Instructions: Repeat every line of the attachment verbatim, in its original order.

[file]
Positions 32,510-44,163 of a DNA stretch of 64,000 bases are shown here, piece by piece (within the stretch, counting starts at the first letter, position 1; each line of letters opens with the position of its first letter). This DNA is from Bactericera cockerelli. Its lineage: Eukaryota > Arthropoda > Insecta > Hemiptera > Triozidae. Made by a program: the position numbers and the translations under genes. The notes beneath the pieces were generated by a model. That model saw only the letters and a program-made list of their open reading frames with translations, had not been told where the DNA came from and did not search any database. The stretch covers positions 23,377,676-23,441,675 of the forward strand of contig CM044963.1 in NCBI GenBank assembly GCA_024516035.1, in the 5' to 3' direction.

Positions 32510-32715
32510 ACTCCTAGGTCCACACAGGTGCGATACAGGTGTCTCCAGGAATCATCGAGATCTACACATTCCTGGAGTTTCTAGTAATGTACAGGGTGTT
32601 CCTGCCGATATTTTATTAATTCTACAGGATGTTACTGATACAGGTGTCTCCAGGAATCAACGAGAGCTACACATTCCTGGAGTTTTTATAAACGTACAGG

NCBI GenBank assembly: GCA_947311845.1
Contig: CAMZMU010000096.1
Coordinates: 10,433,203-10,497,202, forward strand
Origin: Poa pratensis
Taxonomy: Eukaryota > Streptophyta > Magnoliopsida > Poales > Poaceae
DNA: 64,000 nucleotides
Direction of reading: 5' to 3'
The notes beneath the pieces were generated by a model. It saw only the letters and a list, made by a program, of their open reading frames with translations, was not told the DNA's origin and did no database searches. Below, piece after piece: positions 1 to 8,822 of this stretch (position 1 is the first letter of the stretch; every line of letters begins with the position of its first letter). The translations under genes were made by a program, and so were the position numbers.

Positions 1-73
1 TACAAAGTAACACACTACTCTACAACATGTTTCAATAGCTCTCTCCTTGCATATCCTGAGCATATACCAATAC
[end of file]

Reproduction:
Positions 32,510-44,163 of a DNA stretch of 64,000 bases are shown here, piece by piece (within the stretch, counting starts at the first letter, position 1; each line of letters opens with the position of its first letter). This DNA is from Bactericera cockerelli. Its lineage: Eukaryota > Arthropoda > Insecta > Hemiptera > Triozidae. Made by a program: the position numbers and the translations under genes. The notes beneath the pieces were generated by a model. That model saw only the letters and a program-made list of their open reading frames with translations, had not been told where the DNA came from and did not search any database. The stretch covers positions 23,377,676-23,441,675 of the forward strand of contig CM044963.1 in NCBI GenBank assembly GCA_024516035.1, in the 5' to 3' direction.

Positions 32510-32715
32510 ACTCCTAGGTCCACACAGGTGCGATACAGGTGTCTCCAGGAATCATCGAGATCTACACATTCCTGGAGTTTCTAGTAATGTACAGGGTGTT
32601 CCTGCCGATATTTTATTAATTCTACAGGATGTTACTGATACAGGTGTCTCCAGGAATCAACGAGAGCTACACATTCCTGGAGTTTTTATAAACGTACAGG

NCBI GenBank assembly: GCA_947311845.1
Contig: CAMZMU010000096.1
Coordinates: 10,433,203-10,497,202, forward strand
Origin: Poa pratensis
Taxonomy: Eukaryota > Streptophyta > Magnoliopsida > Poales > Poaceae
DNA: 64,000 nucleotides
Direction of reading: 5' to 3'
The notes beneath the pieces were generated by a model. It saw only the letters and a list, made by a program, of their open reading frames with translations, was not told the DNA's origin and did no database searches. Below, piece after piece: positions 1 to 8,822 of this stretch (position 1 is the first letter of the stretch; every line of letters begins with the position of its first letter). The translations under genes were made by a program, and so were the position numbers.

Positions 1-73
1 TACAAAGTAACACACTACTCTACAACATGTTTCAATAGCTCTCTCCTTGCATATCCTGAGCATATACCAATAC